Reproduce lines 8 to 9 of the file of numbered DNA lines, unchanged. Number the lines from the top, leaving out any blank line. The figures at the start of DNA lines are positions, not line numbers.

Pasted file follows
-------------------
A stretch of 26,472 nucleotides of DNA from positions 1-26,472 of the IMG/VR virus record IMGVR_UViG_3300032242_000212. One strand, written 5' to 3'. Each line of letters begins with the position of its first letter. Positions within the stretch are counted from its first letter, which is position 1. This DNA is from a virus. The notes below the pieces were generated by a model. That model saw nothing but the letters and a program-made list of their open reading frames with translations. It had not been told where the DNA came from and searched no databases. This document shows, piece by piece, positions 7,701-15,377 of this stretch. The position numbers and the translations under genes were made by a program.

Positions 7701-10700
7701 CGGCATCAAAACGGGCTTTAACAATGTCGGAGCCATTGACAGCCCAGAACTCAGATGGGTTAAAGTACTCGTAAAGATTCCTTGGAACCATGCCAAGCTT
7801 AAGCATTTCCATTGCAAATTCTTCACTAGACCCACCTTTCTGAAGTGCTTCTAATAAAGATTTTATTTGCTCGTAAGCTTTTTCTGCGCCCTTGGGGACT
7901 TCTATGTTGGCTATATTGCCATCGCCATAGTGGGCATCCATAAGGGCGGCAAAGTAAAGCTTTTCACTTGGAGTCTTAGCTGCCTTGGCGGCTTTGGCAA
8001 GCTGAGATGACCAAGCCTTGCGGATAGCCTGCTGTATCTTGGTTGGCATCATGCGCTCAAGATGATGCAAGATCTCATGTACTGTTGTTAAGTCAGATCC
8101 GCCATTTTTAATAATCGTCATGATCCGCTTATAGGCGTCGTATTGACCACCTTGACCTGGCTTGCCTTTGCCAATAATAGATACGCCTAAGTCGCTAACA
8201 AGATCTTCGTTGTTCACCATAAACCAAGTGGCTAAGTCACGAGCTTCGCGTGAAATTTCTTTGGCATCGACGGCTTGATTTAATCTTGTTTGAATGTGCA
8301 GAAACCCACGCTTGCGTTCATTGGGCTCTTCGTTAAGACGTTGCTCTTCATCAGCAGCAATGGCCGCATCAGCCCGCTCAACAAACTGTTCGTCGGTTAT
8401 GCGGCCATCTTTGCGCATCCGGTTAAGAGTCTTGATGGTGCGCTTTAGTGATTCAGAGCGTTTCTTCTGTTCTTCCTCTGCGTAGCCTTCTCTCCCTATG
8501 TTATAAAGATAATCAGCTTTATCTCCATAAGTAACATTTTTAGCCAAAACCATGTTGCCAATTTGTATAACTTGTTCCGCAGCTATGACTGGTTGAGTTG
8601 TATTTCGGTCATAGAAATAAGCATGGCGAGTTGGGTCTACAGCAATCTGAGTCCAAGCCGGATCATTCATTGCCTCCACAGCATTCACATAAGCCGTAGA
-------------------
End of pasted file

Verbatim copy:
8201 AGATCTTCGTTGTTCACCATAAACCAAGTGGCTAAGTCACGAGCTTCGCGTGAAATTTCTTTGGCATCGACGGCTTGATTTAATCTTGTTTGAATGTGCA
8301 GAAACCCACGCTTGCGTTCATTGGGCTCTTCGTTAAGACGTTGCTCTTCATCAGCAGCAATGGCCGCATCAGCCCGCTCAACAAACTGTTCGTCGGTTAT